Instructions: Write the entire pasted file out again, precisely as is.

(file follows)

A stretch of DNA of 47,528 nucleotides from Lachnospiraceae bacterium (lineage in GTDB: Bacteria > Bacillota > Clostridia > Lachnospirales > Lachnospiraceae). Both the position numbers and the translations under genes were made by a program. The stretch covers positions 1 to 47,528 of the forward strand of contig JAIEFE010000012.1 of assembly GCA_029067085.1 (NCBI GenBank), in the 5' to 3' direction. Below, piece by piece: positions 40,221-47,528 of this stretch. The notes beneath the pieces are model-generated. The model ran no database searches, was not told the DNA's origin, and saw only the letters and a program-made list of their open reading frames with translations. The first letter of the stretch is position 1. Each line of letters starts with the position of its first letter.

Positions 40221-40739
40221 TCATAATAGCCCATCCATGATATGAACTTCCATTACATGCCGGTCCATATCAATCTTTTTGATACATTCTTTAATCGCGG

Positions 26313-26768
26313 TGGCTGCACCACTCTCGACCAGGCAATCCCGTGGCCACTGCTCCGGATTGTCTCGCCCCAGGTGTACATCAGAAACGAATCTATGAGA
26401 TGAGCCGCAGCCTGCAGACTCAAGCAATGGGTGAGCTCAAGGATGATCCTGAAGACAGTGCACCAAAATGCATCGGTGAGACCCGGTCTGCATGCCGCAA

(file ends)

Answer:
A stretch of DNA of 47,528 nucleotides from Lachnospiraceae bacterium (lineage in GTDB: Bacteria > Bacillota > Clostridia > Lachnospirales > Lachnospiraceae). Both the position numbers and the translations under genes were made by a program. The stretch covers positions 1 to 47,528 of the forward strand of contig JAIEFE010000012.1 of assembly GCA_029067085.1 (NCBI GenBank), in the 5' to 3' direction. Below, piece by piece: positions 40,221-47,528 of this stretch. The notes beneath the pieces are model-generated. The model ran no database searches, was not told the DNA's origin, and saw only the letters and a program-made list of their open reading frames with translations. The first letter of the stretch is position 1. Each line of letters starts with the position of its first letter.

Positions 40221-40739
40221 TCATAATAGCCCATCCATGATATGAACTTCCATTACATGCCGGTCCATATCAATCTTTTTGATACATTCTTTAATCGCGG

Positions 26313-26768
26313 TGGCTGCACCACTCTCGACCAGGCAATCCCGTGGCCACTGCTCCGGATTGTCTCGCCCCAGGTGTACATCAGAAACGAATCTATGAGA
26401 TGAGCCGCAGCCTGCAGACTCAAGCAATGGGTGAGCTCAAGGATGATCCTGAAGACAGTGCACCAAAATGCATCGGTGAGACCCGGTCTGCATGCCGCAA